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PostPosted: Tue May 12, 2020 11:57 am 
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Joined: Wed Oct 12, 2011 8:57 pm
Posts: 641
You may want to look at the Moon, Saturn, and Jupiter close together an hour before sunrise for the remainder of this month. Read all about it here: ... y-may-2020

Matthew M.

PostPosted: Tue May 12, 2020 2:28 pm 
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Joined: Thu Oct 13, 2011 12:53 pm
Posts: 294
Location: Maple Shade, NJ
I've been incidentally following the Moon, Jupiter, Saturn and Mars when I've been out early the past four mornings in an effort to spot comet C/2020 F8 (SWAN) around 4:30 am EDT (roughly half an hour after the start of astronomical twilight and an hour-and-a-quarter before sunrise). Because of the Moon's presence, the start of twilight isn't so obvious, it's around 4:45 am when there's a distinct glow above the eastern horizon.

Anyway, the 72% illuminated moon was about 3° below Jupiter this morning (Tuesday, 12-May-2020), forming its tightest grouping with Jupiter and Saturn for this lunation. By tomorrow (Wednesday, May 13), the Moon will be 8° below-left of Saturn, and it will keep moving swiftly eastward, reaching New Moon on May 22. So, the closest grouping of the three has already passed, and the Moon will not be with Jupiter and Saturn for the remainder of the month.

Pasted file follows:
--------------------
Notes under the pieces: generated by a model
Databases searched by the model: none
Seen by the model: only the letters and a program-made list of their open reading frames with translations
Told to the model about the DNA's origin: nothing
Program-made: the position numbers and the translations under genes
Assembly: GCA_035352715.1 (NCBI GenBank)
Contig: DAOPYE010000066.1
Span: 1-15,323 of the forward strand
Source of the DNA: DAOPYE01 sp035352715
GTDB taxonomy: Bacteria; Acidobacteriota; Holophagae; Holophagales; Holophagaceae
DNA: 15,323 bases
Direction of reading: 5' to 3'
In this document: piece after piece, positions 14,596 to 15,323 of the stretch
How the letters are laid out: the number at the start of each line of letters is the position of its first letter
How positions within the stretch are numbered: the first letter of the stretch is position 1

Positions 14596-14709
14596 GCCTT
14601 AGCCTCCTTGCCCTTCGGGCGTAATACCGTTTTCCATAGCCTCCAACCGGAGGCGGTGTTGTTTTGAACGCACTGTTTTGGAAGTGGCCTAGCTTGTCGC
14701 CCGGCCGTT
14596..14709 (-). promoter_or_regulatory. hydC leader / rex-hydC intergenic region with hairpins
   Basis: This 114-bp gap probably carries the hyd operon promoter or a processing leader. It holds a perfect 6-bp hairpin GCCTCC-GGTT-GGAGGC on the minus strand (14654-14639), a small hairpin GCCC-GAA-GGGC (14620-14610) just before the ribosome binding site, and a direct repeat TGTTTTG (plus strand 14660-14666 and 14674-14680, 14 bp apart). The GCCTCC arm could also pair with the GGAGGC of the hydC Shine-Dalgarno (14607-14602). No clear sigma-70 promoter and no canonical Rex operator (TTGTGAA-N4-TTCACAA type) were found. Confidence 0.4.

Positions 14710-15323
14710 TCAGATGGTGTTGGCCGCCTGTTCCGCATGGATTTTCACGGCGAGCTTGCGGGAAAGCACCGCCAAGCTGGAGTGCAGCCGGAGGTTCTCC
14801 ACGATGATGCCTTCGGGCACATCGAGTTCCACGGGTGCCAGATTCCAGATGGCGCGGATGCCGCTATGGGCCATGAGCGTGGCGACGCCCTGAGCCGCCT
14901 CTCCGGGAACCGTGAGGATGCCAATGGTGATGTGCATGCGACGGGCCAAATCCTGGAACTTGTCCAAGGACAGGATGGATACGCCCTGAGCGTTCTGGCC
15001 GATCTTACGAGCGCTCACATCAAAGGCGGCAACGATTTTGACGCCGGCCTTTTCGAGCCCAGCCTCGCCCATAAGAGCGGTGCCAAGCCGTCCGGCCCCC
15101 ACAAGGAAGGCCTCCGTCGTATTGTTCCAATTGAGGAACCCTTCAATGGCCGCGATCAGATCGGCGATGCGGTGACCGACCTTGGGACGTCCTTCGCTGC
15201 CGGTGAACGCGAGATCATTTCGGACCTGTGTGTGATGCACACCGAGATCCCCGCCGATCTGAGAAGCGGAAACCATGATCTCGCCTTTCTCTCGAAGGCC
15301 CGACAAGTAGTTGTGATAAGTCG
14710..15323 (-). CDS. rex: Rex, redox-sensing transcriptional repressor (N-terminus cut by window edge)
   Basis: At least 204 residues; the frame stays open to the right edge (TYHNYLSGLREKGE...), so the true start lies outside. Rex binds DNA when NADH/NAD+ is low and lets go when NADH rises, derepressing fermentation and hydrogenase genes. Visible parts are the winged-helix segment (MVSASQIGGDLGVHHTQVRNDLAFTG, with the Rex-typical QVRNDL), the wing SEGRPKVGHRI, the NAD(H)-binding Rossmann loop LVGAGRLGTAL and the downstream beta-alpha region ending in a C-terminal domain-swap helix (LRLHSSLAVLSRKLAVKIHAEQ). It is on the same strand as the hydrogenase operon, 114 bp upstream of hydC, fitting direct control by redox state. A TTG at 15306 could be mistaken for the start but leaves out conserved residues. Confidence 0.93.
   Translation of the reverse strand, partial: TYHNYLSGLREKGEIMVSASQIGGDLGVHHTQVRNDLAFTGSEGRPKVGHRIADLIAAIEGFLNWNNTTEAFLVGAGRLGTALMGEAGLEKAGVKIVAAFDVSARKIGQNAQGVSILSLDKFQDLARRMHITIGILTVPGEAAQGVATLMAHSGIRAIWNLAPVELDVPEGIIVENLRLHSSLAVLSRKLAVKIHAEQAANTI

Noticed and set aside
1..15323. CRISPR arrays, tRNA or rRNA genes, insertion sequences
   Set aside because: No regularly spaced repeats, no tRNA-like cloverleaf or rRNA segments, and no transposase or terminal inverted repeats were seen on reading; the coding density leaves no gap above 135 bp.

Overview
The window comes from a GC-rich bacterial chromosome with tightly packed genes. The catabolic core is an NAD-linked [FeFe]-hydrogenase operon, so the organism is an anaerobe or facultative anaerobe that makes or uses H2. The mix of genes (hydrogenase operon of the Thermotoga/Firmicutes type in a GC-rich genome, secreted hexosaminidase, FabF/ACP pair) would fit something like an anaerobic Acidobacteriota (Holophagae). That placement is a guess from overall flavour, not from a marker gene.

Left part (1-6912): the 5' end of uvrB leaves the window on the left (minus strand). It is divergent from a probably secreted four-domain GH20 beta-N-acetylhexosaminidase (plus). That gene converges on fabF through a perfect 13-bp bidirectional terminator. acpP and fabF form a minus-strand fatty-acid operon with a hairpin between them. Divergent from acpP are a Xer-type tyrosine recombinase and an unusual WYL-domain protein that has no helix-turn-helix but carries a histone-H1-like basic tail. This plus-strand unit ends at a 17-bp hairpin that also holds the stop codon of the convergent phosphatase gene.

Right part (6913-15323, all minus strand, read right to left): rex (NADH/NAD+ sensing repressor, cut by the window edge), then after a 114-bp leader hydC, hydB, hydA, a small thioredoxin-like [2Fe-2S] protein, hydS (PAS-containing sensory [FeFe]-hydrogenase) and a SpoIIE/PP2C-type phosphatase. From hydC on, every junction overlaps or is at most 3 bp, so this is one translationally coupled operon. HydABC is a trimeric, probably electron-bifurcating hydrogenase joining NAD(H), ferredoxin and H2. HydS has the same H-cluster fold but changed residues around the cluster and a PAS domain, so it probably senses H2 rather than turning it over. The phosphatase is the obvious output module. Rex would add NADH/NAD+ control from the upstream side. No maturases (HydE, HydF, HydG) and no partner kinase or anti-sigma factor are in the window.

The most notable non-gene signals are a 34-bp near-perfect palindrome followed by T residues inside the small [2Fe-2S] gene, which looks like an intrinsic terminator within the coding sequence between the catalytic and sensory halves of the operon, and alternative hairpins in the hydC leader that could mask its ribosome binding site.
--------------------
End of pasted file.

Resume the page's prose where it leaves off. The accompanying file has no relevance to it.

And so far, I have not been able to detect C/2020 F8 (SWAN) with my 15x56 binoculars or my 88 mm apo spotting scope. Saturday and Sunday mornings (May 9 & 10), I just couldn't see it at the low altitude (nominally 3° or so) in a moonlit sky, and on Monday and Tuesday (May 11 & 12), there were clouds along the eastern horizon. To compound the situation, the hoped-for brightening of this comet, up to the magnitude 3 range when it reached our northern skies, has not materialized. It peaked at the high 4.x range in early May, then dropped and flattened out in the mid to high 5.x range. See the magnitude data at COBS...

However, hope springs eternal for the determined comet spotter, so I'll be back out tomorrow morning if the actual sky corresponds with the current Clear Sky Chart prediction. I also want to get my binoculars on Neptune, which is below the Water Jar of Aquarius now, about 20° east of Mars. I haven't seen it yet this apparition, and it would make four morning planets.

Finally, don't forget to look at Venus with a scope (or perhaps binoculars or even the unaided keen eye) in the evening to see the slim crescent getting slimmer. It's only a few weeks until inferior conjunction on June 3. Try to catch it soon after sunset when it's a bit higher in the sky the background is still relatively bright to temper the glare from this brilliant object.

Joe Stieber

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